Think you have what it takes to be CEO of the Orange Bowl? (USATSI)
Think you have what it takes to be CEO of the Orange Bowl? (USATSI)

It continues to pay to be a bowl director -- and the compensation is rising among the nonprofit bowl organizations.

Outback Bowl president and CEO Jim McVay appeared to be the highest-paid bowl director in fiscal year 2012 by receiving $857,624, according to tax forms. McVay's total compensation more than doubled from a decade before, when he received $404,253 in 2002.

McVay is hardly alone. At least seven bowls paid their CEO more than half a million dollars in 2012, according to tax forms for some of the oldest bowl organizations. (It's very likely an eighth bowl director, the Peach Bowl's Gary Stokan, was paid over $500,000. He previously was above that mark, but his salary was not listed on the Peach's most recent tax form.) As recently as 2005, no bowl director made $500,000.

In 2001, the highest-paid bowl executive was McVay at $374,681, according to a 2007 article by the San Diego Union-Tribune. Today, at least nine bowls have paid their director more than $400,000.

Back in 2001, the average compensation for bowl directors at the Outback, Sugar, Fiesta/Insight, Orange, Emerald, Alamo, Gator, Capital One/Champs Sports, Cotton, Rose, Holiday/Poinsettia, Music City, Sun and Independence was $174,037. By 2005, the average pay for those 14 bowl directors was $288,539. In 2012, those same bowls (some with different names) paid their directors an average of $507,672.

Some of the 38 bowl games are run by tax-exempt charitable organizations and are subsidized in part by unsold ticket sales. Last year, conferences and schools combined to absorb $24 million in unsold tickets, according to the NCAA's financial review of 2013-14 bowl games. Ticket allotments schools must buy were reduced at many bowl games this year.

According to Charity Navigator, of the 3,929 charities in its 2014 study, 67 charities paid their CEOs between $500,000 and $1 million. Another 12 charities rewarded their top executive with $1 million or more in compensation.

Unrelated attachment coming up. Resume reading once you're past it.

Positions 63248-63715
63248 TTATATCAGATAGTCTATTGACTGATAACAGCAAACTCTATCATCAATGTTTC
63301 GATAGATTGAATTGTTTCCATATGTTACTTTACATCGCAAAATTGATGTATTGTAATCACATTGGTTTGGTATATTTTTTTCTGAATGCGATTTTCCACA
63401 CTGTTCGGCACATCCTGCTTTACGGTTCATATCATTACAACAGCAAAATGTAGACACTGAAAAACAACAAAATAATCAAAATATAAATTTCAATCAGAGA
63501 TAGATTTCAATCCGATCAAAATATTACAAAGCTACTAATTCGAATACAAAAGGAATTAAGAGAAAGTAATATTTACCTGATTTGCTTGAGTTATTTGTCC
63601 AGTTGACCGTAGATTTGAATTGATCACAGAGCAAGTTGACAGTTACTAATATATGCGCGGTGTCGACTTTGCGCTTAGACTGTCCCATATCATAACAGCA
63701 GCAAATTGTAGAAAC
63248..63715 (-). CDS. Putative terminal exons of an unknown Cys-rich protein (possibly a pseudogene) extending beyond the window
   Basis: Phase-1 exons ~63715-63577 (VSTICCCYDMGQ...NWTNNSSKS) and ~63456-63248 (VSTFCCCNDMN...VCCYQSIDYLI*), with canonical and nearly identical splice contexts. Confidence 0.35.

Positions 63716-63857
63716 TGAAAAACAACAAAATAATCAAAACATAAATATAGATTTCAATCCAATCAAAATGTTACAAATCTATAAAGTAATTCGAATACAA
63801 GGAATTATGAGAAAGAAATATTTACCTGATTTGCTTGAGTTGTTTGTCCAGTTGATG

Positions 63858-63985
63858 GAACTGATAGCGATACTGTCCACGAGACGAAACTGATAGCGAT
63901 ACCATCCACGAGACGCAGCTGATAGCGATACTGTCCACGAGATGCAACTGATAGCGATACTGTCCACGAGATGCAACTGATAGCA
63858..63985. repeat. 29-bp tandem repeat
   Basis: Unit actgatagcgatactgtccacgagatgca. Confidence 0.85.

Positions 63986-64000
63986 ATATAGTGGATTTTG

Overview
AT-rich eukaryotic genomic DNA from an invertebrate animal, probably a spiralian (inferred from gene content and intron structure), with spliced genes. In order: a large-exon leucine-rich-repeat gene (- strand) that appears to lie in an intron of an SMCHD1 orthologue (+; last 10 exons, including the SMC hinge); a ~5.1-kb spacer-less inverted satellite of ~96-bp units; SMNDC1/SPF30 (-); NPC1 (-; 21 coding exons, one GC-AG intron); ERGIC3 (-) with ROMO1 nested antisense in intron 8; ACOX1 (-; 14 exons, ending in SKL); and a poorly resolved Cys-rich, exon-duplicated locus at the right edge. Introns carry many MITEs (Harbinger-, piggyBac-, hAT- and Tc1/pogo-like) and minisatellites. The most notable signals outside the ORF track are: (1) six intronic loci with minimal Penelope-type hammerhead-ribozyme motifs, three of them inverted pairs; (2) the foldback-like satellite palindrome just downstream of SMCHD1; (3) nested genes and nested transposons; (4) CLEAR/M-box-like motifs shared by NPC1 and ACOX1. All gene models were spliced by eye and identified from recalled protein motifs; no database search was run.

The median 2012 compensation for CEOs of charities with expenses between $13.5 million and $25 million was $221,777, the Charity Navigator study showed. Bowl expenses in 2012 for games with available tax forms had a median of $9.5 million and ranged from $672,000 to $56 million.

The Cotton Bowl's Rick Baker exceeded $1 million in 2011 ($1,028,280). Baker's pay dropped to $767,451 in 2012, although that still represented a 53 percent increase from his pay two years earlier. The Cotton worked its way into the six-bowl mix of the highly lucrative College Football Playoff.

Some bowl executives are paid in part from related nonprofit organizations that support the bowl and its activities. Bowls often cite that they bring in tourism dollars for cities during a down time of the year and provide national exposure for communities on TV broadcasts.

Bowl Director Compensation for 2012
Bowl CEO Total Pay 2-Year Pay
Bowl Net Assets
Outback Jim McVay $857,624 +14% $4.9 million
Sugar Paul Hoolahan $814,207 +28% $55.6 million
Cotton Rick Baker $767,451 +53% $15.3 million
Rose William Flinn* $344,860   $21.3 million
  Scott McKibben* $360,162 +25%  
Fiesta/Cactus Robert Shelton** $645,936 +10% $25.2 million
Orange Eric Poms $600,009 +22% $49.5 million
Alamo Derrick Fox $544,461 +18% $14.4 million
Taxslayer Rick Catlett $471,216 +18% $3.6 million
Citrus/Russell Athletic Steve Hogan $381,173 +29% $8.4 million
Music City Scott Ramsey $366,320 +18% $1.1 million
Foster Farms Gary Cavalli $350,740 -7% $365,857
Holiday/Poinsettia Bruce Binkowski $324,329 +15% $4.6 million
Military^ Steve Beck $257,311 +23% $251,017
Sun Bernie Olivas $158,500 -7% $1.1 million
Independence Missy Setters $120,414 +3% $602,805
Famous Idaho Potato Kevin McDonald $120,000 N/A $201,727
Note: All figures are from fiscal year 2012 unless otherwise noted. Total pay includes salary, bonuses and other benefits reported on the bowl organization’s tax forms. ^ - The Military Bowl's figures are from fiscal year 2013. * - The Rose Bowl's Scott McKibben resigned in 2011 and was replaced by William Flinn. McKibben continued to be paid in fiscal year 2012. The combined pay for McKibben and Flinn in 2012 was $705,022, a 25 percent increase from McKibben's compensation in 2010. ** - The Fiesta Bowl's Robert Shelton resigned in 2014 and was replaced by Mike Nealy. The two-year pay increase for the Fiesta dates to John Junker's salary in 2010 before he was fired.